The Voyages and Adventures of Captain Hatteras/Chapter 2.XVII
The next day the doctor and his two companions woke up after a perfectly quiet night. The cold, although not keen, increased towards daybreak, but they were well covered, and slept soundly under the watch of the peaceful animals.
The weather being pleasant, they resolved to consecrate the day to a reconnoissance of the country, and the search of musk-oxen. Altamont insisted on shooting something, and they decided that, even if these oxen should be the gentlest animals in the world, they should be shot. Besides, their flesh, although strongly flavored with musk, was pleasant eating, and they all hoped to carry back to Fort Providence a good supply of it.
During the early morning hours nothing noteworthy took place; the land grew different in the northeast; a few elevations, the beginning of a mountainous district, indicated a change. If this New America were not a continent, it was at any rate an important island; but then they did not have to trouble themselves about its geography.
Duke ran ahead, and soon came across some traces of a herd of musk-oxen; he then advanced rapidly, and soon disappeared from the eyes of the hunters.
They followed his clear barking, which soon grew so hasty that they knew he had discovered the object of their search.
They pushed on, and in an hour and a half they came up to two of these animals; they were large, and formidable in appearance. They appeared much surprised at Duke's attacks, but not alarmed; they were feeding off a sort of reddish moss which grew on the thin soil. The doctor recognized them at once from their moderate height, their horns, which were broad at the base, the absence of muzzle, their sheep-like forehead, and short tail; their shape has earned for them from naturalists the name of “ovibos,” a compound, and which expresses the two sorts of animals whose characteristics they share. Thick, long hair and a sort of delicate brown silk formed their fur.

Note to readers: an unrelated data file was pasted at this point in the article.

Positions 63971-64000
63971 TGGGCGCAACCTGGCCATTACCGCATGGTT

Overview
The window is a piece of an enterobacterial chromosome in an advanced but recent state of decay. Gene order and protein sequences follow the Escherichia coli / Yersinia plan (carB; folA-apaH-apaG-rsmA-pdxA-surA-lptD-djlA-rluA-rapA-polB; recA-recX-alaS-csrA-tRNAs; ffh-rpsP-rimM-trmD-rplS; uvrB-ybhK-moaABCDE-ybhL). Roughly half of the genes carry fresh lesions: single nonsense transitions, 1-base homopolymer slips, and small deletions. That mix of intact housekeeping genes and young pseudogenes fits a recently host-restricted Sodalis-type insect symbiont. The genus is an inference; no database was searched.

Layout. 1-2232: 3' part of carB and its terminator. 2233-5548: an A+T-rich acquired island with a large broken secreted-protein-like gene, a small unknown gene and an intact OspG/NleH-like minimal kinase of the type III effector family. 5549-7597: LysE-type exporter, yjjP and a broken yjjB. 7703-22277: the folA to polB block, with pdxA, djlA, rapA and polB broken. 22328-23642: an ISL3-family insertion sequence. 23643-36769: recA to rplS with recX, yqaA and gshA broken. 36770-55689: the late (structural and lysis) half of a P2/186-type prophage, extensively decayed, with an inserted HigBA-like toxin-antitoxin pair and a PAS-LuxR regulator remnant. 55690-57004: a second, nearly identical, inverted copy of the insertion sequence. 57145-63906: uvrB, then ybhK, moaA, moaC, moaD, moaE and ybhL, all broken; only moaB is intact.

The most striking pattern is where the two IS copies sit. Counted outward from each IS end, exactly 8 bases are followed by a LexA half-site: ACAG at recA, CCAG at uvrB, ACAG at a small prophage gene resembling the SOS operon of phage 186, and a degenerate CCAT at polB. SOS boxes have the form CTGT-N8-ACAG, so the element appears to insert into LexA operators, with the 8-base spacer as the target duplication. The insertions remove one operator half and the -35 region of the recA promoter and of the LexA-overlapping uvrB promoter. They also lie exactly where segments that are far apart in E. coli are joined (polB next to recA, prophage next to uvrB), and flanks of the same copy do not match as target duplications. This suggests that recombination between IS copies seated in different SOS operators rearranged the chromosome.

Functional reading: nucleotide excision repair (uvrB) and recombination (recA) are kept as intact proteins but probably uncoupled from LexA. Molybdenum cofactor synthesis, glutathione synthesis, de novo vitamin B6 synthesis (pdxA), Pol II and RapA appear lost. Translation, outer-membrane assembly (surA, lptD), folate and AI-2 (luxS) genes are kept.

They ran away when they saw the two hunters, who came running up after them.
It was hard to reach them for men who were out of breath after running half an hour. Hatteras and his companions stopped.
“The Devil!” said Altamont.
“That's just the word,” said the doctor, as soon as he could take breath. “I'll grant they are Americans, and they can't have a very good idea of your countrymen.”
“That proves we are good hunters,” answered Altamont.
Still, the musk-oxen, seeing they were not pursued, stopped in a posture of surprise. It became evident that they could never be run down; they would have to be surrounded; the plateau on which they were aided this manœuvre. The hunters, leaving Duke to harass them, descended through the neighboring ravines, so as to get around the plateau. Altamont and the doctor hid behind a rock at one end, while Hatteras, suddenly advancing from the other end, should drive the oxen towards them. In half an hour each had gained his post.
“You don't object any longer to our shooting?” asked Altamont.